Earlier this month, we caught up with Stephanie McDonald, author of psychological thriller, ‘Inference’, and had the opportunity to chat all about writing style, research process, and most importantly her recent nomination for the People’s Book Prize!
Firstly, a huge congratulations for your nomination! Is there anything you’d like to share with the readers who have voted so far for ‘Inference’ to win the Fiction prize?
I’d like to thank everyone who has taken the time to vote for Inference – it’s such a wonderful surprise to be nominated and very exciting!
‘Inference’ is your second novel. How did you find the approach and process of writing this novel compared to your debut?
I found the process of writing Inference a lot more difficult than the first novel as there was a need to keep an element of suspense and intrigue whilst trying to keep the reader hooked to read further. Another key difference was that many (if not all) of the locations described in my debut were ones I was familiar with, whereas the notion of the remote, almost deserted island and its infrastructure came entirely from my imagination.
The setting of Glasgow features heavily in ‘Inference’; a place you know very well! To what extent have your personal experiences influenced your writing?
There is always a part of myself in my stories, whether it be in my characters, geographical locations, and even life experiences, either direct or indirect. I think this allows me to bring an authenticity to my writing and hopefully makes people relate to some of the emotions and situations.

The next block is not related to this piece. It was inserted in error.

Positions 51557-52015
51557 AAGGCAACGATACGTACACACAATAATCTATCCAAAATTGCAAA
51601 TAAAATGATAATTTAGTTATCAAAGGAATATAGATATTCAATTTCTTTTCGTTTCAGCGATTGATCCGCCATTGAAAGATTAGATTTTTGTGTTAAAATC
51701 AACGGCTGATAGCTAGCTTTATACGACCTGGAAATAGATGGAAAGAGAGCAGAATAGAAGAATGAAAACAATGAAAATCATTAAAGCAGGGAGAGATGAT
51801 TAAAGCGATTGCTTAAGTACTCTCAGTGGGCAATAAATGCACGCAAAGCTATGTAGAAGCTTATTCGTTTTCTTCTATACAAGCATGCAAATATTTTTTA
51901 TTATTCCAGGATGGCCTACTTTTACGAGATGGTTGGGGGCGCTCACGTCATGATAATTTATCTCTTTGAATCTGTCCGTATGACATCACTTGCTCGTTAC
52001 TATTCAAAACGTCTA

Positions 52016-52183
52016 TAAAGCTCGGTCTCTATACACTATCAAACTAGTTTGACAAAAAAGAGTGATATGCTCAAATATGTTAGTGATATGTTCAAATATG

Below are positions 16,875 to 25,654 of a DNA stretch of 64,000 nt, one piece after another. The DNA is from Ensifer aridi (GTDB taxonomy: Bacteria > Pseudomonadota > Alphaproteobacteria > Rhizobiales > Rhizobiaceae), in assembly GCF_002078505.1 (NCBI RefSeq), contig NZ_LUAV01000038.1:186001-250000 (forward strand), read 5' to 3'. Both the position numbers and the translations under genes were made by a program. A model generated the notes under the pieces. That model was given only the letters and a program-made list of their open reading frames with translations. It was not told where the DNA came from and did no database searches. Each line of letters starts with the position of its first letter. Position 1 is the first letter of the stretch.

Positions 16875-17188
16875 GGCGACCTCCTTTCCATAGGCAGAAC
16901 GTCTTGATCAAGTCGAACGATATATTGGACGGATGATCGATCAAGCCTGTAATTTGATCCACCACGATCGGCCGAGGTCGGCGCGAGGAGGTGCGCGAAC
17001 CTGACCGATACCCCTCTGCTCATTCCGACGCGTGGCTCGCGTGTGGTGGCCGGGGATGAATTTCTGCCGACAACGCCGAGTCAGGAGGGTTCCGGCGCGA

Similarly, what is your research process; how do you write about settings, characters, experiences you have less first-hand experience with?
I rely on Google a lot! But in general I also like to ask people around me for insights into areas that they know better than me, and feedback on the realism of my characters and conversations is something that I seek throughout the writing process.
What is it about your main protagonist, Natalie, that you – and your readers – connect with? Is she loosely based on someone in your life?
She is loosely based on myself, in that a lot of my character traits shine through in her: the heavy focus on family, the inherent sarcasm in her interactions, but also the breaking point that she reaches and decides ‘enough is enough’. A lot of my readers who know me personally will tell you it’s impossible to read the book without picturing me!
What attracts you to the thriller/ mystery genre? What, in your opinion, are the core key ingredients to write well within this genre?
I am a problem solver at heart, and I am drawn to stories which lead the reader on a journey whilst forcing them to wonder and conjure up possible outcomes and endings. For me it’s the excitement of picking up the clues and waiting for the twists and turns that make the genre so appealing and I hope that I managed to do it justice with Inference.
‘Inference’ contains some really intense themes, such as isolation, revenge and psychological torment. Your first novel, ‘Learn to let go’ contains similarly intense and emotive themes, including betrayal and trauma. What interests you about these dark themes?